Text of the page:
Juniper Hairstreak on Rattlesnake Master

Ohio has over 130 native species of butterfly in the state and much like the aforementioned bluehearts wildflower, you'd be hard pressed to find me a more captivating taxon than the juniper hairstreak (Callophrys gryneus).  They are tiny, skittish, and absolutely adorable when you can get a good look at the undersides of their wings.  As you may have guessed their host plant is the locally abundant red cedar and as such are a common sight out in the glades and barrens.

Lynx Prairie 
Profusion of Prairie Orange Coneflower

It's widely accepted that these precious ecosystem's current day existence is due to the burning regimes of the indigenous cultures as well as the geology and bedrock of the area.  This landscape has had eons of weathering and erosion occur without the replenishing effect of the glacier's till and sediment load.  Additionally, the region sits on the edge of the Appalachian Escarpment, bringing about a steep step in the land which helped create the region's exciting geologic formations.  All these factors have helped the prairies and barrens remain open and intact for tens of thousands of years.  The large expanses of exposed bedrock and thin soils take a forest a lot more time to encroach and envelope than Ohio's more traditional tall grass prairies over deep, rich till.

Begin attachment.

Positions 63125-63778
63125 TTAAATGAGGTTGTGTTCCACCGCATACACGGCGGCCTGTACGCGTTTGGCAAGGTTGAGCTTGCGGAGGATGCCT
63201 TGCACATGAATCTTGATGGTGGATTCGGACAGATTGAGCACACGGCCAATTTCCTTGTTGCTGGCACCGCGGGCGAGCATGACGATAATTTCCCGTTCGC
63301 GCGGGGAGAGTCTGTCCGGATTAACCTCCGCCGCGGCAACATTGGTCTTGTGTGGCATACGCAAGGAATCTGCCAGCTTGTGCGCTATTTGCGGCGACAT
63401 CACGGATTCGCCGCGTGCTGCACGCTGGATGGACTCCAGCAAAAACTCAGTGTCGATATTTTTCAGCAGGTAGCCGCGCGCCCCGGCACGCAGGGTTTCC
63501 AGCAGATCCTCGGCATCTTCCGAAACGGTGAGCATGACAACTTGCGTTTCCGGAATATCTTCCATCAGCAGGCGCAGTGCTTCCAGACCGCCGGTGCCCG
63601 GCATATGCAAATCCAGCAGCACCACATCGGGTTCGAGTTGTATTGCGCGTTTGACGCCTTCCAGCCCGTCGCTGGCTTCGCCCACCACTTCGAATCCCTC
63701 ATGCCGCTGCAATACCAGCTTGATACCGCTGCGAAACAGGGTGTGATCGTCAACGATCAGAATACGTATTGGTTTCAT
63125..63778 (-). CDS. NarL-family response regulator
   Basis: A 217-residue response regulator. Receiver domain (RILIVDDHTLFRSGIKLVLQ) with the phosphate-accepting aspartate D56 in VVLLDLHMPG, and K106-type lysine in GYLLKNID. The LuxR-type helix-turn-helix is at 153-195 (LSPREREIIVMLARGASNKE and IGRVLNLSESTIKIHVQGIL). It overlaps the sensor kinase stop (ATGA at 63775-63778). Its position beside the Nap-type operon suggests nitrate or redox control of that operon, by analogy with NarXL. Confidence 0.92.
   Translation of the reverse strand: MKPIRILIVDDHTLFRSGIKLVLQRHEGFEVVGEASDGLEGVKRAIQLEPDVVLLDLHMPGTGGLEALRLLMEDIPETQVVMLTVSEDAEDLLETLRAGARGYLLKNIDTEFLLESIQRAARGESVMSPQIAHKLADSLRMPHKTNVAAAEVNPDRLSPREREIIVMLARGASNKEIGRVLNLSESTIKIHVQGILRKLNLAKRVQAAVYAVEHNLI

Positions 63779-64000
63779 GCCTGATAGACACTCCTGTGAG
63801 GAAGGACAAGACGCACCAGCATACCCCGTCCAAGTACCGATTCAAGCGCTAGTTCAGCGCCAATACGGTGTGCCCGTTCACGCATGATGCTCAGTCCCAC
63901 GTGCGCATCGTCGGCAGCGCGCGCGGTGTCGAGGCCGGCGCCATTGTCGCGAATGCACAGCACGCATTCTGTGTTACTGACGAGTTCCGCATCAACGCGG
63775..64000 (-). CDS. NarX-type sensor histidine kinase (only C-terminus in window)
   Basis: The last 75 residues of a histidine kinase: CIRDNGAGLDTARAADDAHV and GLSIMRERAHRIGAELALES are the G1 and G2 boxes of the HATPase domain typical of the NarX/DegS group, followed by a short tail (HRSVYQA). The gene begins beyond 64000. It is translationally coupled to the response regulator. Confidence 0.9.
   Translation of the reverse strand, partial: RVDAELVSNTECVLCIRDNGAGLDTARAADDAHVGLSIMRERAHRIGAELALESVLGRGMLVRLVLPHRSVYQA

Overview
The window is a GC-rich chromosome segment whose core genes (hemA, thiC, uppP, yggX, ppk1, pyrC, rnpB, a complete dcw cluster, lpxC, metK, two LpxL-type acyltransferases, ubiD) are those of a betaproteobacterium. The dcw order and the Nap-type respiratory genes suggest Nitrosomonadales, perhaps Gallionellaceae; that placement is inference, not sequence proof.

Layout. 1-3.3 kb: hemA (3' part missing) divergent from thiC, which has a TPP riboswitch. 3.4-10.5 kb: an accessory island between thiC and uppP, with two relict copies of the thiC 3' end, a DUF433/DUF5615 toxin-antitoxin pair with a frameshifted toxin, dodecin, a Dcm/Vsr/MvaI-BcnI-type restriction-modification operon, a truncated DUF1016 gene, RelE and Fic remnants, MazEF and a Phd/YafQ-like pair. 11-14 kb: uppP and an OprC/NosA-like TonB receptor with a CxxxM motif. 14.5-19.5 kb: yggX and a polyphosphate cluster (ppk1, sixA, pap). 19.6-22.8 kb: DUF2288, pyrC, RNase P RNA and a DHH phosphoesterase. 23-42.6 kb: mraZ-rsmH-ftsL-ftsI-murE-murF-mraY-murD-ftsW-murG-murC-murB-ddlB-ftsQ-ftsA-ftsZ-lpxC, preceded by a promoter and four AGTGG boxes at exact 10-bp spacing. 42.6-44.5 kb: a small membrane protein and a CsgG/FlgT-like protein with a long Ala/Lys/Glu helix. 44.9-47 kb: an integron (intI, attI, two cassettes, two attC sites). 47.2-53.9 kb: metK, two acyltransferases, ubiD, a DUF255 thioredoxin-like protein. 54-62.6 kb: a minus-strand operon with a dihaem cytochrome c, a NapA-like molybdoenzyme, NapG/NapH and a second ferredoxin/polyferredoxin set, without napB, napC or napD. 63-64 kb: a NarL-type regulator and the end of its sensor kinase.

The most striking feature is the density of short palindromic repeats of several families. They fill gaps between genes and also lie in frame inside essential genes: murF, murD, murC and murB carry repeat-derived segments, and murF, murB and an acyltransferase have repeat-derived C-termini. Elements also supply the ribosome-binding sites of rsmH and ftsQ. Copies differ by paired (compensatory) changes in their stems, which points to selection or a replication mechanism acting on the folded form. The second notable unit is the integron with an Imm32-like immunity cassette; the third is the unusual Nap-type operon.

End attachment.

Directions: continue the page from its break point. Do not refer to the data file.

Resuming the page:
Carolina Buckthorn (Frangula caroliniana)
Fragrant Sumac (Rhus aromatica)

It's not just the wildflowers that set summer ablaze in color but the early-ripening fruits as well.  Locally common small trees and shrubs such as the Carolina buckthorn (Frangula caroliniana), a native and welcome buckthorn, and fragrant sumac (Rhus aromatica) are hard to miss when their branches are laden with their scarlet fruit.

Crested Coralroot (Hexalectris spicata)